Updates to Internet of (not necessarily necessary) Things

[Many of the Things that crop up on this page are indeed necessary. But that doesn’t mean that connecting them to the Internet of Things (or even the Internet of Everything) is necessary, or even desirable, given how often that connectivity widens the attack surface.]

US-CERT advised that the FBI published an article on securing the internet of things. US-CERT also flagged the NCCIC Tip Securing the Internet of Things.

David Harley

Anti-social media updates: 27th July 2018

Reuters: Facebook’s grim forecast: privacy push will erode profits for years “The plummeting stock price wiped out as much as $150 billion in market capitalization and erased the stock’s gains since April when Facebook announced a surprisingly strong 63 percent rise in profit and an increase in users.” John Gruber offers terse but to-the-point commentary.

Graham Cluley: Mind your company’s old Twitter accounts, rather than allowing them to be hijacked by hackers  – “DEFUNCT FOX TV SHOW HAS ITS TWITTER ACCOUNT COMPROMISED BY CRYPTOCURRENCY SCAMMERS.” “…it appears that hackers seized control of the moribund Twitter account and gave it a new lease of life promoting cryptocurrency scams.

Lisa Vaas for Sophos: Hidden camera Uber driver fired after live streaming passenger journeys The story concerns “Jason Gargac, a (now former) driver for Lyft and Uber who decided to start livestreaming his passengers, and himself as a narrator when they weren’t there, as he drove around St. Louis…Most of those rides were streamed to Gargac’s channel on Twitch: a live-video website that’s popular with video gamers”. Original story: the St. Louis Post-Dispatch.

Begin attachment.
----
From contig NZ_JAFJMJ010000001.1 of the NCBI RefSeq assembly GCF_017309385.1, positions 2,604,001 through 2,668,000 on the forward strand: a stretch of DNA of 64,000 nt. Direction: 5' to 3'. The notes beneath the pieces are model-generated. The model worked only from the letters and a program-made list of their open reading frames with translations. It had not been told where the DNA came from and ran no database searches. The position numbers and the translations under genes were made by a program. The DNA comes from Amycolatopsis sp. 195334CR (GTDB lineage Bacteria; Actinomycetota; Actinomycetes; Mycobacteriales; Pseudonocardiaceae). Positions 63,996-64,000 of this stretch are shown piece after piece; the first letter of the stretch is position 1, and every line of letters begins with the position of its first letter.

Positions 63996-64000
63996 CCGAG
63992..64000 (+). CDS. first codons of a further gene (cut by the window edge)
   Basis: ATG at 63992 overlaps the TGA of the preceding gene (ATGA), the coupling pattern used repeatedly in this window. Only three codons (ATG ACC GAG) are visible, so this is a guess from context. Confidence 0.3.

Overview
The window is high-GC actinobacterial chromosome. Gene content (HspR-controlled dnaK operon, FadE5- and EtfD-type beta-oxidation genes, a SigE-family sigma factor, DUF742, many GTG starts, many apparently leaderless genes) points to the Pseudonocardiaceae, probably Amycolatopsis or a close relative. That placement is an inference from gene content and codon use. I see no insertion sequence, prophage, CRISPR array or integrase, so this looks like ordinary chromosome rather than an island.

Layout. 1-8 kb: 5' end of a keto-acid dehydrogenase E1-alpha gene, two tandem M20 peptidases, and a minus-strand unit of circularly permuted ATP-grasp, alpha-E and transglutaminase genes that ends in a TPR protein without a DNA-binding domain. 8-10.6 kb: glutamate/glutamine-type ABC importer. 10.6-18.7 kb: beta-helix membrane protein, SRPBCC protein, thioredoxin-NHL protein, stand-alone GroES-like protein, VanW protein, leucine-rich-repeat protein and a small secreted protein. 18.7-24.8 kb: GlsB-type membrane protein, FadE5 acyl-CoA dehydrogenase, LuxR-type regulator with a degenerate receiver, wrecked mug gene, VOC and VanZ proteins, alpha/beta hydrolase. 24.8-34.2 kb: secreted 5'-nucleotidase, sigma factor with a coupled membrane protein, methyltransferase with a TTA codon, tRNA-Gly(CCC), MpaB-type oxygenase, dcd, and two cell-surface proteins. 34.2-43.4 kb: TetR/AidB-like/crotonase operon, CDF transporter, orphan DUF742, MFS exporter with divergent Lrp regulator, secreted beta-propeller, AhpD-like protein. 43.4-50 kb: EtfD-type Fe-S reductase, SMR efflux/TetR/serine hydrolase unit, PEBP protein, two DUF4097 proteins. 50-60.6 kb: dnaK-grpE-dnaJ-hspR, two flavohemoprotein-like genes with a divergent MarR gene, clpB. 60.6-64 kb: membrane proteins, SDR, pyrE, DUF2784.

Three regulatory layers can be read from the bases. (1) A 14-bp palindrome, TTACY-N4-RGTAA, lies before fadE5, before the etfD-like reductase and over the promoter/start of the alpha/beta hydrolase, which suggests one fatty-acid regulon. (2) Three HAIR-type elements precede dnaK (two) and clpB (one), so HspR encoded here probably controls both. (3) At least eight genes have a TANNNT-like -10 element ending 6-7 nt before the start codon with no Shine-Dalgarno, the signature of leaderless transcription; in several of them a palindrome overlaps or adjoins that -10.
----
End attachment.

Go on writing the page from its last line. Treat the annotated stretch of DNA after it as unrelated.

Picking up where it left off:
Also from Lisa Vaas: Crimson Hexagon banned by Facebook over user data concern – “The Wall Street Journal last week reported that Facebook is investigating whether the firm’s contracts with the US government and a Russian nonprofit tied to the Kremlin violated its policies.”

Yet another article from the prolific Ms Vaas: Names and photos of Venmo ‘drug buyers’ published on Twitter – she offers another example of data scraped from publicly available data and used inappropriately and misleadingly. A recent article by John E. Dunn describes a rather more responsible use of Venmo’s open privacy settings: Venmo users: time to hide your drug deals and excessive pizza consumption.

And another. Maybe you should just shoot over to the Naked Security site while I get on with some other work… WhatsApp limits message forwarding in response to lynchings – an indication that fake news is no joke, and can be a matter of life or (more to the point) death. In recent months, “India …  has seen dozens of mob lynchings sparked by rumors that have spread virally on social media.”

David Harley

Anti-Social Media Updates

Nick Statt for The Verge: Undercover Facebook moderator was instructed not to remove fringe groups or hate speech – “A new documentary details how third-party Facebook moderators ignore the company’s rules … The accusation is a damning one, undermining Facebook’s claims that it is actively trying to cut down on fake news, propaganda, hate speech, and other harmful content that may have significant real-world impact.” The investigation focuses on CPL Resources, which provides a third-party content moderation service.

In an interview with Kara Swisher, Zuckerberg tries to explain why Facebook hasn’t simply taken down InfoWars presence on the platform, but simply moved them ‘down the line’ by reducing distribution. Hmm.  Good interview, though, and lots of glimpses into the man’s head.